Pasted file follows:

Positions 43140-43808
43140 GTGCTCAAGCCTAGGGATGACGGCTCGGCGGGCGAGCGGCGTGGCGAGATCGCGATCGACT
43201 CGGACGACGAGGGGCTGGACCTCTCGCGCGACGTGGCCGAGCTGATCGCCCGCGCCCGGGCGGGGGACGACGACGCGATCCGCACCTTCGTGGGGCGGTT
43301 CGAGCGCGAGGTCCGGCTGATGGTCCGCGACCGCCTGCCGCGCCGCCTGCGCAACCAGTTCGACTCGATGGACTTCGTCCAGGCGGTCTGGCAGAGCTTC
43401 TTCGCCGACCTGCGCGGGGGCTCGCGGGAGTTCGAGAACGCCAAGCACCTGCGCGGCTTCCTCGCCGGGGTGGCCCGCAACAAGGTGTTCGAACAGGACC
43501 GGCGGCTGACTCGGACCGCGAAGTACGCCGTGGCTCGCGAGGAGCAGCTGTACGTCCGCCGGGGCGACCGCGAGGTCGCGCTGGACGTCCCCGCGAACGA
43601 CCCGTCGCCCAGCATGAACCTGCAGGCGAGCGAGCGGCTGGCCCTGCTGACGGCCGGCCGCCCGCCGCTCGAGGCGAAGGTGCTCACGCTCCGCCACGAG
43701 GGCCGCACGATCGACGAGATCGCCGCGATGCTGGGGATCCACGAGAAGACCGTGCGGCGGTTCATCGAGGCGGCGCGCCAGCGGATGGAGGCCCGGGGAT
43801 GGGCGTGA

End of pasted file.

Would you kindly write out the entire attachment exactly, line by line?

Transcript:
Positions 43140-43808
43140 GTGCTCAAGCCTAGGGATGACGGCTCGGCGGGCGAGCGGCGTGGCGAGATCGCGATCGACT
43201 CGGACGACGAGGGGCTGGACCTCTCGCGCGACGTGGCCGAGCTGATCGCCCGCGCCCGGGCGGGGGACGACGACGCGATCCGCACCTTCGTGGGGCGGTT
43301 CGAGCGCGAGGTCCGGCTGATGGTCCGCGACCGCCTGCCGCGCCGCCTGCGCAACCAGTTCGACTCGATGGACTTCGTCCAGGCGGTCTGGCAGAGCTTC
43401 TTCGCCGACCTGCGCGGGGGCTCGCGGGAGTTCGAGAACGCCAAGCACCTGCGCGGCTTCCTCGCCGGGGTGGCCCGCAACAAGGTGTTCGAACAGGACC
43501 GGCGGCTGACTCGGACCGCGAAGTACGCCGTGGCTCGCGAGGAGCAGCTGTACGTCCGCCGGGGCGACCGCGAGGTCGCGCTGGACGTCCCCGCGAACGA
43601 CCCGTCGCCCAGCATGAACCTGCAGGCGAGCGAGCGGCTGGCCCTGCTGACGGCCGGCCGCCCGCCGCTCGAGGCGAAGGTGCTCACGCTCCGCCACGAG
43701 GGCCGCACGATCGACGAGATCGCCGCGATGCTGGGGATCCACGAGAAGACCGTGCGGCGGTTCATCGAGGCGGCGCGCCAGCGGATGGAGGCCCGGGGAT
43801 GGGCGTGA